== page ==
First tagged shark in the history of Haiti !
OceanX, Florida International University (FIU), New England Aquarium, University of North Florida, Microwave Telemetry, and Haiti Ocean Project embarked on a research and media mission June 30 – July 17 2019 to study highly migratory oceanic whitetip sharks (OWTs) in the Bahamas and Haiti. Oceanic whitetips are critically endangered; one of the last places to find them in the world in any appreciable numbers is in the Bahamas Shark Sanctuary. The Bahamas is a pocket for one of the last moderately abundant populations of OWTs, which are experiencing decline due to overfishing around the world. This species is an iconic pelagic shark species with a storied history and photogenic presence. Lawmakers are only now starting to act to protect these enigmatic fish on the global stage.
It is unknown whether OWTs give birth within protected Bahamian waters or beyond. It is also unknown what the preferred habitat of juvenile OWTs, the identification of which is critical to their long-term conservation. These unknowns are the main motivations behind this expedition. Based on anecdotal observations of juvenile OWTs in Haitian waters, the expedition focused on investigating key areas where OWTs had previously been observed in Haiti. Finding and understanding the movements and health status of juvenile OWTs in Haitian waters and linking to known movements of OWT adults will ensure future conservation measures in both the Bahamas and Haiti.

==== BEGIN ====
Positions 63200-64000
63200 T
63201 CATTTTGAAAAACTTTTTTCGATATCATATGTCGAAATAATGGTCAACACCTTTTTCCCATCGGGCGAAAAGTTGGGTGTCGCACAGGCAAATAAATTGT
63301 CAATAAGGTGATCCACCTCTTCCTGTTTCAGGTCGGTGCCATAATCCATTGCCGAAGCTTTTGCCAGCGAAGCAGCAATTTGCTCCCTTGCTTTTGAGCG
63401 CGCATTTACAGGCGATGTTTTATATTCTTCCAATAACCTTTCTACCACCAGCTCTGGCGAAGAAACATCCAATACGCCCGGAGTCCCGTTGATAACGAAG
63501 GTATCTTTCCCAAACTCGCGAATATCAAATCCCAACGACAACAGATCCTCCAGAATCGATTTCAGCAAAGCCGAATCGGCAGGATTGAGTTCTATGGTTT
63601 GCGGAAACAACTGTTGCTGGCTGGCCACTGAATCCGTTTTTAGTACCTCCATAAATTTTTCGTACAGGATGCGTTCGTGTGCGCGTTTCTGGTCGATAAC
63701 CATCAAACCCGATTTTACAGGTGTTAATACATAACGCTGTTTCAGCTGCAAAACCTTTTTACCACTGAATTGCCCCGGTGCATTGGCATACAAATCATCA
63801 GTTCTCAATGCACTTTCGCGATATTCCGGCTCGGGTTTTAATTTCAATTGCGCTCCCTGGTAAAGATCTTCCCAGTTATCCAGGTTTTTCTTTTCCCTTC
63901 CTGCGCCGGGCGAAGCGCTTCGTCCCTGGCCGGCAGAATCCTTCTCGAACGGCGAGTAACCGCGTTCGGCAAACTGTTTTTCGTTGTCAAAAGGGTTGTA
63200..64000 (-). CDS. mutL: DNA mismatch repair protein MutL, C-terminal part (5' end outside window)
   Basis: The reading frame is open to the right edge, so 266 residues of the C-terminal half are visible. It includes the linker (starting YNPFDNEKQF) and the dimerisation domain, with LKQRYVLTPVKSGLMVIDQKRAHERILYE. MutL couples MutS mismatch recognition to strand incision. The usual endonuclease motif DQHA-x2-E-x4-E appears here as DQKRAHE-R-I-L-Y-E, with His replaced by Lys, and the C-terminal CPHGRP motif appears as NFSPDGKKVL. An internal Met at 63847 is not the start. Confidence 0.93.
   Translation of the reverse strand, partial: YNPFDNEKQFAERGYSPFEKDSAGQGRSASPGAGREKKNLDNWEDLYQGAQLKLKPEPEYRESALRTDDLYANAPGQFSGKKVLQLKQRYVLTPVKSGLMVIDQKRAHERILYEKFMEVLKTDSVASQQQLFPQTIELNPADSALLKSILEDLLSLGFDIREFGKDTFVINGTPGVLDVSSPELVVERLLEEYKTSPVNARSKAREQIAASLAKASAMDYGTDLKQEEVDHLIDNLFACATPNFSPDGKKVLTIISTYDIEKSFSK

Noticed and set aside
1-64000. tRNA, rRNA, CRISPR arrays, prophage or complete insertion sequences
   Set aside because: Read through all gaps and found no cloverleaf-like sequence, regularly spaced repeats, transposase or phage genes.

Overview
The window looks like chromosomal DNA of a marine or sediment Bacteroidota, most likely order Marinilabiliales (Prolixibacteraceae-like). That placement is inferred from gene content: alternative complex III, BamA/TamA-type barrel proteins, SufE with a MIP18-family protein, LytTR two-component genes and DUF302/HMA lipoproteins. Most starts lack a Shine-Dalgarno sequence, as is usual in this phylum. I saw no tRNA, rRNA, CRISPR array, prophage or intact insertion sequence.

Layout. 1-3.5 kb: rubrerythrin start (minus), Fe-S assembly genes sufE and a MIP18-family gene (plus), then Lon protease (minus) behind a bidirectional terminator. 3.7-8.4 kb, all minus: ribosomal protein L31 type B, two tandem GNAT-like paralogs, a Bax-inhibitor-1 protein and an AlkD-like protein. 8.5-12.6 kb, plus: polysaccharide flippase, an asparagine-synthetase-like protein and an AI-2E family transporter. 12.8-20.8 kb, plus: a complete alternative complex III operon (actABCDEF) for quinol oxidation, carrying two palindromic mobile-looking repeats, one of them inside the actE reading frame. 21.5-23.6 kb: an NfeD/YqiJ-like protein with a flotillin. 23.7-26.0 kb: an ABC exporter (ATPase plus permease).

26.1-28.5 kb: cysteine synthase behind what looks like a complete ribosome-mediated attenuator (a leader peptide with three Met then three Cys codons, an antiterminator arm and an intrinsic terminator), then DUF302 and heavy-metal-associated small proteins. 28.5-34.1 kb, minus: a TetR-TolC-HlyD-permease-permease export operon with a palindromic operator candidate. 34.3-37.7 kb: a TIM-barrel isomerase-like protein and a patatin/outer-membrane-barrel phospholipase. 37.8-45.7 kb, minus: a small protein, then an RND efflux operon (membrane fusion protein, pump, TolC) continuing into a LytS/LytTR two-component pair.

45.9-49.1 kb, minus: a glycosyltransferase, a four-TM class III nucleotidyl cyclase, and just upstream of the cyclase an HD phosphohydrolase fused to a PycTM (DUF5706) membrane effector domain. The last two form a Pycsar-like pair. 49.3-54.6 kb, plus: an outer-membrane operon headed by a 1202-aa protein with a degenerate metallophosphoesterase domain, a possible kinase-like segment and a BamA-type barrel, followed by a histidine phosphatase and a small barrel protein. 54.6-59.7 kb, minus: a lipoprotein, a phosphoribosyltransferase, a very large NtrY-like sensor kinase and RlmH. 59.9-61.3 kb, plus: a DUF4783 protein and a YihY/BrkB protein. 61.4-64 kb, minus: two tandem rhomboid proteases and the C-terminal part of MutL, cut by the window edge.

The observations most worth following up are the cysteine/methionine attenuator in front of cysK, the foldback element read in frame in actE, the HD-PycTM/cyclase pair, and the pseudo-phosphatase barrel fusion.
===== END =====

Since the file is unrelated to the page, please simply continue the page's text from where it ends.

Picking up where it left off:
The international group of scientists aboard the M/V Alucia research vessel tracked OWT mothers to Haitian waters near the Windward Passage where they may be giving birth and where juveniles might spend the first few years of their lives. Several juvenile OWTs were caught and tagged on the expedition, including the first juvenile oceanic whitetip shark ever tagged in Haitian waters on July 5, 2019, off the coast of Anse a Veau. This confirmed OWTs spend an appreciable amount of their lives in these waters, and suggesting that the pupping ground may be somewhere between Bahamas and Haiti. Further research in this area will provide more information to promote the recovery of this species. The tracking devices (tags) record depth, temperature and location and send those data to scientists via satellite, providing crucial information on animal movements during this early stage of their life. Understanding the young animals’ movements and their habitat use will be crucial for providing information that can support global conservation efforts for this species.